Some quick statistics about the tram ride. The cars are the largest in the world and the only ones of their kind in the Western Hemisphere. The floors rotate as you are ascending and descending the tramway--a slow rotation that goes around twice going up and twice going down. That had a tendency to throw you off balance a little, especially when attempting to take pictures! The trip up to the top tram station is two and a half miles and takes ten minutes and boy is it a long way down! When we loaded onto the cars the temperature was in the high 80s and when we arrived at the other end the temperature was in the high 50s. On a clear day you can not only see the Salton Sea 40 miles away, but you can see Mt. Charleston, located near Las Vegas, NV. When you step off the tram at the top, you will be entering the Mt. San Jacinto State Park with 54 miles of hiking trails, a primitive campground and an activity center for winter activities. There is a snack bar, a lounge and a restaurant there, with outdoor platforms for dining and viewing the scenery. You can certainly spend a few hours here if you wanted to pack a picnic and hike around, or just lounge in the sun enjoying the view.

Note: Clicking on the slide show will open it in another window in a larger size.

Monday, October 22, 2007

A Little About the Police Softball Hall of Fame Induction

Wow! What a weekend! Denny and I arrived in Palm Springs, California on Thursday along with a former co-worker and softball team member Jimmy R. and his wife. After we settled in a bit, Denny and I drove over to the casino/hotel that was the tournament headquarters for most of the policemen coming in. While we waited for some of the other team members who were flying in to play softball as part of the World Series at the Big Dreams Field Denny and I won a little money on the slots, which is always fun. Several of the officers and their wives on the Central Ohio Lawmen softball team hit a local sports bar for a little TV, beer and dinner.

Firday evening was the opening ceremony of the World Series and the Hall of Fame induction. I was going to try to get the entire induction ceremony on video, but all the men lined up on the baselines with their backs to the audience so I just watched most of it instead of catching it on the camera.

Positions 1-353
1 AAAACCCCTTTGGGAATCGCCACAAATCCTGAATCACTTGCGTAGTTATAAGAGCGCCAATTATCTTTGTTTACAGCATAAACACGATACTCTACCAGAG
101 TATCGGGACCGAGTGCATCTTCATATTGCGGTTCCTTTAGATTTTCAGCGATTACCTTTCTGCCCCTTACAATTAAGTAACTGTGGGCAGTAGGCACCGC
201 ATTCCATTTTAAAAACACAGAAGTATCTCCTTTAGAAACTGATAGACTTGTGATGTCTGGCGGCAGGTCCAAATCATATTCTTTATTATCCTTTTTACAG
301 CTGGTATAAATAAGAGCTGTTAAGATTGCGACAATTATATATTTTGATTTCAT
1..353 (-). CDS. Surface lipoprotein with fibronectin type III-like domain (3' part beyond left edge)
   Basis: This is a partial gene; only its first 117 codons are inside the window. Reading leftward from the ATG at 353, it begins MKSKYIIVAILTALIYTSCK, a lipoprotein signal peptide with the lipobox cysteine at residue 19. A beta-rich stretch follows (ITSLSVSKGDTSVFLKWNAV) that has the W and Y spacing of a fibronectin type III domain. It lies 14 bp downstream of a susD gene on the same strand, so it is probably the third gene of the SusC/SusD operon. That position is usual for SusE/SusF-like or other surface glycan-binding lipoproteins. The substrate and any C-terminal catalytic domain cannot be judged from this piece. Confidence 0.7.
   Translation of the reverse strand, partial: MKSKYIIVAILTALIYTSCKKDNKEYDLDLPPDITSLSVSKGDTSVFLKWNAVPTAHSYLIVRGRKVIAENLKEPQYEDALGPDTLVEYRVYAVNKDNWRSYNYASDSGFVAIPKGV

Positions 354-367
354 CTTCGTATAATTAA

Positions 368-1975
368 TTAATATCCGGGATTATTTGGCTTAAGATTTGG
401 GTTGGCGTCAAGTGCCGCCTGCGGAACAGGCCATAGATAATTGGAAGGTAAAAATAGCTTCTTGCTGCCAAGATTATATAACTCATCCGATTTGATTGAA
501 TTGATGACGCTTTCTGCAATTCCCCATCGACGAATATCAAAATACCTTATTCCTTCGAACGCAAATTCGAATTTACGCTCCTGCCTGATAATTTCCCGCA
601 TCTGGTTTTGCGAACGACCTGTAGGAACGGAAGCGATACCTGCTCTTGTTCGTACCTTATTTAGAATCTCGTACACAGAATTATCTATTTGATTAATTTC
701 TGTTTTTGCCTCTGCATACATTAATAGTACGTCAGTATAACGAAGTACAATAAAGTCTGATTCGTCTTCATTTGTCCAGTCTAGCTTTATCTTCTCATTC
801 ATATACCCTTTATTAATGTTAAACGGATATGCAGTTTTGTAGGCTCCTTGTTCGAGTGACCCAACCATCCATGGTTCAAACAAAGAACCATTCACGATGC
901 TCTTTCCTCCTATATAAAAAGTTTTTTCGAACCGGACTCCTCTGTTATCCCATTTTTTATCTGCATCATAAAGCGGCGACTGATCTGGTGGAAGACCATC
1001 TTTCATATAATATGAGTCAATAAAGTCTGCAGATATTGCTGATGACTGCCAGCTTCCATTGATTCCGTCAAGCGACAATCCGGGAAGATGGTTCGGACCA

A color guard marched onto the field, followed by a high school band who played the Star Spangled Banner.

Officer Shevy Wright threw out the first ball to start the tournament.

The 2007 Hall of Fame inductees.

Denny with some of his fellow HOF inductees.

Some of the members of the Central Ohio Lawmen softball team and their wives awaiting the start of the festivities.

The official Hall of Fame medallion.

Saturday, October 20, 2007

The First Pitch

The opening ceremonies of the 2007 Police Softball World Series started with a police color guard, a marching band, and a somber ceremony honoring a fellow police officer who died in the line of duty. And then came the most touching moment of all, when little Shevy Wright, an officer with the Chandler Police Department in Chandler, Arizona, threw out the first pitch.

Shevy was diagnosed with a brain tumor late last year. His desire to grow up to be a police officer led the Chandler PD to create an honorary police officer position for Shevy, complete with uniform and badge. Police officers around the country donated money so that Shevy and his family could attend the Police Softball World Series, paying for their flight, room and board for the weekend. The Chandler Police worked to arrange a donation of a used car for the family to use in transporting Shevy to his medical appointments.

I couldn't get a clear shot of little Shevy throwing out the first ball because everyone in the stadium was on their feet cheering when Shevy took the field and threw that pitch. You see, Shevy probably won't make it until Christmas. But a whole bunch of people made it a special weekend for Officer Shevy Wright here in Palm Springs at the Big League Dreams Ball Park on Wrigley Field.